Timing Belts

Timing Belts are one of the most important part of Power Transmission drives. Timing Belt can be best described as Belt with integrally moulded teeth on its inside which makes positive engagement with axially grooved pulley. Timing Belt is also known as synchronous Belt or positive-drive Belt. Timing Belt drive is not considered as a substitute or replacement to other modes of Belt drives.

Timing Belts exhibit important properties such as fixed speed ratio, no re-tensioning after installation, low maintenance with wide variety of power transmission capacities and drive speeds.

Timing belts use teeth that mesh with grooves in a pulley to synchronously drive the system. There is no slippage, which will cause speed variations, allowing drives to be timed very accurately. The tensile cord has minimal stretch so the constant need for take up adjustment is removed.

Timing drives will work over a very wide range of speed and torques. Torque ranges of between very light office equipment to heavy duty crushing equipment up to several hundred kW are also capable of being driven by timing drives.

Its unique feature enables it to use in positive drive resulting in precise movement of drive components.

Timing Belts are offered in three different teeth profile:

  • Classical Timing Belts,
  • High Torque Drive (HTD) Belts and
  • Super Torque Drive (STD) Belts

PIX-X'act® CT Classical, Timing Belts

Experience the product

Our stunning interactive 3D Belt model allows viewers to get a hands-on experience with products by allowing them to view them from any angle or scale with rich rendering.


  • High efficiency due to positive engagement between the Belt teeth and pulley grooves
  • Fibre-glass cord provides excellent strength, flex life & high resistance to elongation
  • Exact power transmission
  • Improved stress distribution
  • Temperature range: -25°C to +100°C

Constructional Details

  1. Polychloroprene backing
  2. Fibre-glass cord for superior tensile strength & minimum elongation
  3. High modulus Fibre loaded Polychloroprene rubber compound
  4. Nylon stretchable fabric teeth for high wear resistance


Intermediate sizes are available upon request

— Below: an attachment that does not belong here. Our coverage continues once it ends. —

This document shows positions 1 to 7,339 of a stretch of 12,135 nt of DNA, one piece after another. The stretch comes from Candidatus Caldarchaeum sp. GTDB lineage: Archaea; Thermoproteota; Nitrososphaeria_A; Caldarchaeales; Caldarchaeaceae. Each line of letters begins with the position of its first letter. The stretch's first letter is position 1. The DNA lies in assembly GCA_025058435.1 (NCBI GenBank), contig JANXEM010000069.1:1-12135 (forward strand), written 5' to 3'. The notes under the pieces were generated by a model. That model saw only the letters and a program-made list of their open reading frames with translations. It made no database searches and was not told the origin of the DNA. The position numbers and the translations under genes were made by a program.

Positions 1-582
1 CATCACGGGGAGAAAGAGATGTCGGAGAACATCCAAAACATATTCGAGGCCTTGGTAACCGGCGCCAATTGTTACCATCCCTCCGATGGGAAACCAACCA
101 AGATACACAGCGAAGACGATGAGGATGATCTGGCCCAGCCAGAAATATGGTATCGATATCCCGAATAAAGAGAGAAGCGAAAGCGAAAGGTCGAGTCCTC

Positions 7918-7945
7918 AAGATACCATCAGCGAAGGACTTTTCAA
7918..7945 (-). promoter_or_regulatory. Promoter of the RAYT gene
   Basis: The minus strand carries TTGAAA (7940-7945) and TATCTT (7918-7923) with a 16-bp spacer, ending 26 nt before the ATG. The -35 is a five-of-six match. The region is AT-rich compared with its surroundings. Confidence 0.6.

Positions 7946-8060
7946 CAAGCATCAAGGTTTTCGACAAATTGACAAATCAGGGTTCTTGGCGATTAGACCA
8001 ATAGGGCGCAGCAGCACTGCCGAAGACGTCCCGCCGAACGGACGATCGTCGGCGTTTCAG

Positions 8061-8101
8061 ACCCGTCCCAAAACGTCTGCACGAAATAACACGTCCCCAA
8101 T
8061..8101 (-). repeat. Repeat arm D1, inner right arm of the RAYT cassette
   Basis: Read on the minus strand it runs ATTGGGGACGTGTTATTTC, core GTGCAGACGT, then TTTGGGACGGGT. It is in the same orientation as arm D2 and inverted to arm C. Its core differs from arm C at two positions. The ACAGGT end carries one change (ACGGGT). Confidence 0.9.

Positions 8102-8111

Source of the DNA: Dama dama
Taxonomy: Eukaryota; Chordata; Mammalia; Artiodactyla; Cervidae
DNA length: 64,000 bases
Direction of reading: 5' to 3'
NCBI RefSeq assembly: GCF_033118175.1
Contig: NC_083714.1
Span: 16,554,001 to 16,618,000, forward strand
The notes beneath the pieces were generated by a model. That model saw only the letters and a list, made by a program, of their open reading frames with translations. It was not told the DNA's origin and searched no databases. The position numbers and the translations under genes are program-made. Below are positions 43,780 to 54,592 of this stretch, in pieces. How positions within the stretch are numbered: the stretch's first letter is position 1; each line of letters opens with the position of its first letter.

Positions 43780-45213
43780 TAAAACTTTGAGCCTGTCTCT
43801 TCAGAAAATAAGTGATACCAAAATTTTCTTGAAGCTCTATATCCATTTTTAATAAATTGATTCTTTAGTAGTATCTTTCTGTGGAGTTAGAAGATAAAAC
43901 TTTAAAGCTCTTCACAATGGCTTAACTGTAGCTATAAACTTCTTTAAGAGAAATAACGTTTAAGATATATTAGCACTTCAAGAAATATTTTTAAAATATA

Reference Standard

ISO 13050, ISO 5294 & ISO 5296


Robotic machines, Textile machinery, CNC machines, Printers, Scanners, Currency counting machines, etc.

Product Range

Section Pitch (mm) Tooth Height (mm) Belt Thickness (mm) Manufacturing Range Length Designation
Min. (inch) Max. (inch)
MXL 2.032 0.51 1.14 2.1 177.1 Lp
XXL 3.175 0.76 1.52 5.0 21.90 Lp
XL 5.080 1.27 2.30 4.4 212.8 Lp
L 9.525 1.91 3.60 6.7 270.0 Lp
12.700 2.29 4.30 14.5 272.0 Lp
XH 22.225 6.35 11.20 46.3 227.5 Lp
XXH 31.750 9.53 15.70 62.5 200.0 Lp

Product Label

Related Products

FAQ - Timing Belt

What is a Timing Belt?

A Timing Belt is a reinforced rubber belt with teeth on the inner side that synchronizes the rotation of the engine's crankshaft and camshaft, ensuring proper timing and operation of engine components.

What happens if a Timing Belt breaks?

If a Timing Belt breaks while the engine is running, it can cause significant damage to internal engine components as the synchronization between the crankshaft and camshaft is lost, leading to potential engine failure.

How can I tell if my Timing Belt needs replacement?

Signs include unusual noises from the engine (such as ticking or squealing), visible wear or damage on the belt, or reaching the recommended mileage or age specified by the manufacturer.

Can I replace a Timing Belt myself?

Timing Belt replacement requires expertise and specific tools. It's highly recommended to have a trained mechanic perform this task due to the precision required to correctly time the engine's components.

Are there warning signs before a Timing Belt fails?

Yes, some warning signs include engine misfires, rough idling, or visible wear on the belt or its components. Regular inspections during maintenance can help catch potential issues early.

What happens if I neglect to replace the Timing Belt?

Neglecting Timing Belt replacement can lead to catastrophic engine damage if it fails. It's a preventative maintenance task that can save costly repairs and inconvenience in the long run.

Can a Timing Belt replacement coincide with other maintenance tasks?

Yes, since accessing the Timing Belt often involves removing other components, it's common to replace the water pump, tensioner, and other related parts simultaneously to save on labor costs.

Are timing chains the same as Timing Belts?

No, timing chains are made of metal and are more durable than Timing Belts. They require less frequent replacement and are commonly found in some engines as an alternative to Timing Belts.

Does weather or climate affect the lifespan of a Timing Belt?

Extreme temperatures and harsh conditions can impact the longevity of a Timing Belt, potentially leading to accelerated wear. Regular inspections and adherence to recommended replacement intervals are essential.